(4) International Court: The world has become smaller due to the revolutions in the arena of communication network and trade practices. We are closer to each other to such an extent that anything that happens at one corner of the world will have a ‘butterfly effect’ on the rest of the world. This is all the more so when it comes to the injustice experienced the world over. Although the coming together of various international entities is a praiseworthy event, we must realize the fact that the international relations have become extremely complex. It has given rise to competitions and exploitations: naturally, it can lead to more and more unrest. Moreover, military interventions in the modern era have been certainly contributing to the destabilisation of the whole world. Although many a military intervention is seemingly initiated to establish justice, there does not seem to be a consensus on the same. That is, there are differences in the understanding and practice of justice itself on the international scene. Further, our age is witnessing many brutal military interventions initiated at the behest of vested interests, but made out to be so for the establishment of the welfare of the whole world. As such claims are quite apprehensive, our globalised world stands in need of an international court (unlike the one now in operation under the arm of the UN), which would be unpartisan enough to look into the dynamics of our international relations and to establish justice. This court should also be enabled to address the issues related to unjust practices prevalent among different entities across the globe, even if it is done in the name of rooting out terrorism, or in the name of providing military or economic aid. The world is in need of an international court of appeal so that justice will not remain a mirage for the weak and unprotected. If ours were to remain a civilized society, we need to move along the line of dispensing justice on international level: it is the need of the new globalised world order.
(5) Avoiding Partisan Political Policies and Practices: When it comes to international relations, governments should follow a consistent policy, which is essential to fight terrorism. The adage “one man’s terrorist is another man’s freedom fighter” seems to be indirectly endorsed by many, but is an anomaly. Identifying and fighting a terrorist is not a subjective issue, but must be objective and definitive. However, even those nations which are bent on rooting out terrorist forces all over the globe do not seem to be following a definitive policy. Approach of the US, for example, with regard to Pakistan or Saudi Arabia seems to be quite dubious. The US has been soft on those nations that are its allies, and are given waivers even with regard to accommodating parties that are subversive and direct perpetrators of terrorist activities. In his book, Tinderbox: US Middle East Policy and the Roots of Terrorism, Stephen Zunes highlights the unjust practices perpetrated by the US in dealing with Saudi Arabia:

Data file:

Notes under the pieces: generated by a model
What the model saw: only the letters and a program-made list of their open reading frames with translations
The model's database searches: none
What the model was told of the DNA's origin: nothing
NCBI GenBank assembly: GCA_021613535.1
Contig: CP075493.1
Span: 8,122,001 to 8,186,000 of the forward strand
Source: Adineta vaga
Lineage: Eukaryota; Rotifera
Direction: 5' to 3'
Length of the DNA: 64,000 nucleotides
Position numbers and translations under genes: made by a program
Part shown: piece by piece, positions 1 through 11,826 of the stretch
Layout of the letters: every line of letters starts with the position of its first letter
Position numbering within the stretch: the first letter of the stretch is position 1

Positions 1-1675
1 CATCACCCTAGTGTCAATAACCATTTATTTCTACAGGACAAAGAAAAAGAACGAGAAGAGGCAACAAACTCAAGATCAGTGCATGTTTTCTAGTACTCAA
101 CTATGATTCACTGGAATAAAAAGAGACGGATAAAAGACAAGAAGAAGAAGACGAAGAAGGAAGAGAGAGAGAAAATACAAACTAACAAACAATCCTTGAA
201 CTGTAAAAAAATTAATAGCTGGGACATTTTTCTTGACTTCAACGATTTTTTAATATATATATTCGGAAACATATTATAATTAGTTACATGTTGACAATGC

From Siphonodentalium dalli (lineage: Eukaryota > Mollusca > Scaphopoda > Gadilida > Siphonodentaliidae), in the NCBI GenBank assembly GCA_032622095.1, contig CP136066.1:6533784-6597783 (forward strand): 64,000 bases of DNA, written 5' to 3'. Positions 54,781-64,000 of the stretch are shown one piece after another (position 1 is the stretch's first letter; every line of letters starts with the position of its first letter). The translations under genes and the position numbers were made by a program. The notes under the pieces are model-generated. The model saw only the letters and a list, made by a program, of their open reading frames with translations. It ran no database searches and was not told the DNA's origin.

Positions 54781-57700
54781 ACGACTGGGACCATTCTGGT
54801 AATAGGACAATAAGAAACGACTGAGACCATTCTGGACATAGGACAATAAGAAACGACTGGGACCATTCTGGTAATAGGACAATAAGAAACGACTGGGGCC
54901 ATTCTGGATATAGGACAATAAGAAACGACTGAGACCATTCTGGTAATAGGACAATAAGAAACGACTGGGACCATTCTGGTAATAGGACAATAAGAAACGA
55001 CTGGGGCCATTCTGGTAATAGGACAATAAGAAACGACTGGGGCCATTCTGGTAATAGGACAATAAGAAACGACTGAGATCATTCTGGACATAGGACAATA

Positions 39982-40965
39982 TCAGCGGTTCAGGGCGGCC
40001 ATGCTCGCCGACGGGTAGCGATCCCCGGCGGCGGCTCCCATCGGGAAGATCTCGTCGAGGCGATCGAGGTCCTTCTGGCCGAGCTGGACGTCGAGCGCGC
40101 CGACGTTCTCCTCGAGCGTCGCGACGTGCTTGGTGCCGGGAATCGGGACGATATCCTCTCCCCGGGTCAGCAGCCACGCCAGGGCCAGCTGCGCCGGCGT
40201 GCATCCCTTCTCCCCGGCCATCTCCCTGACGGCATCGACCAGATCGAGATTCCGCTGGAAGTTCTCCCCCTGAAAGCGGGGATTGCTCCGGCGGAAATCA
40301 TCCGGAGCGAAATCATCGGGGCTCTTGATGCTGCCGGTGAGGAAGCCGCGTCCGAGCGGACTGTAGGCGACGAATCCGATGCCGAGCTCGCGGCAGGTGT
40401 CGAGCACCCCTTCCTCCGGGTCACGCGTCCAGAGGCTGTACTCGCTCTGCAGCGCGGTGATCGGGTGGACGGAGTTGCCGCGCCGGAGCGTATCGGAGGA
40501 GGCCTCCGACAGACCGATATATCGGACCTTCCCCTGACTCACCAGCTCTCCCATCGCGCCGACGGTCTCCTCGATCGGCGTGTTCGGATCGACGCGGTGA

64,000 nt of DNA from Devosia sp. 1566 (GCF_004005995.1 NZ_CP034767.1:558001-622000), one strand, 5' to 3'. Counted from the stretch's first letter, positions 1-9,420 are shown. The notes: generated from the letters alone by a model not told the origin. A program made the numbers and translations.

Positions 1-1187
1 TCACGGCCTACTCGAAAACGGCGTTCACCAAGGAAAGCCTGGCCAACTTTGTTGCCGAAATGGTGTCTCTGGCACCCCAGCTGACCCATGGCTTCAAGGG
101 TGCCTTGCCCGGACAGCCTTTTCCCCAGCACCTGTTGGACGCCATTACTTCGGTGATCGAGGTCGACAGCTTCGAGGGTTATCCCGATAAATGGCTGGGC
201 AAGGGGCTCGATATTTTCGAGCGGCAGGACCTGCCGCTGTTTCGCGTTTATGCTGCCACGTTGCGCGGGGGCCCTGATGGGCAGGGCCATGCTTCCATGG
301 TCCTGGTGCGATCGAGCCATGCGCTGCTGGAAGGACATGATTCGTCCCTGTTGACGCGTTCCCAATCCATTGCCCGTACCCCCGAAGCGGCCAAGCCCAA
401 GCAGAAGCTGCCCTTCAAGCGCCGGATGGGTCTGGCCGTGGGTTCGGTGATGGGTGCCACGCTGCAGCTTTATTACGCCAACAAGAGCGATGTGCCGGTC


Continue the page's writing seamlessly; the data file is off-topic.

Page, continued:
… in a further extension of this dynamic where countries are treated as pariahs or as allies based on their allegiance to US strategic interests, at least one staunch US ally suffers no sanction despite clear evidence that at least some leading officials in government advance the agenda of terrorists: Saudi Arabia has contributed more funds to extremist Islamic groups connected with terrorism than has Iran or any of the other so-called “rogue states.” As has been noted, fifteen of the nineteen hijackers of September 11 were Saudis, as was Osama bin Laden. Yet there is no talk of routing out terrorists in Saudi Arabia through military force.
If this sort of a policy is adopted by any nation, their rhetoric on the fight against terrorism is quite hollow and any number of practices quite fruitless. Their sincerity in opposing terrorist forces is challengeable.
Moreover, the involvement of many countries against terrorists is politicized beyond measure to take both political and economic advantages. This is once again an eye-opener with regard to their vested interests in this regard. Just as the US has been the economic victor of the two world wars, continued military engagement of the troops of various nations, whether in the name of fighting terrorism or peace keeping, all these finally bring in economic and strategic advantages to many. This clearly indicates that the ultimate goal of most of the international agencies in their fight against terrorism is influenced by imperialistic attitudes and goals. Both the US and the UK have been repeatedly accused of extending colonial practices in their foreign policies as well as in their thrust to establish a terrorist-free world. The Middle East stalemate is said to be betraying a long standing economic neo-colonialism (spearheaded by the US through its multinational companies), and the recent spurt of terrorist violence has given them unhindered access to many economies than they had even planned!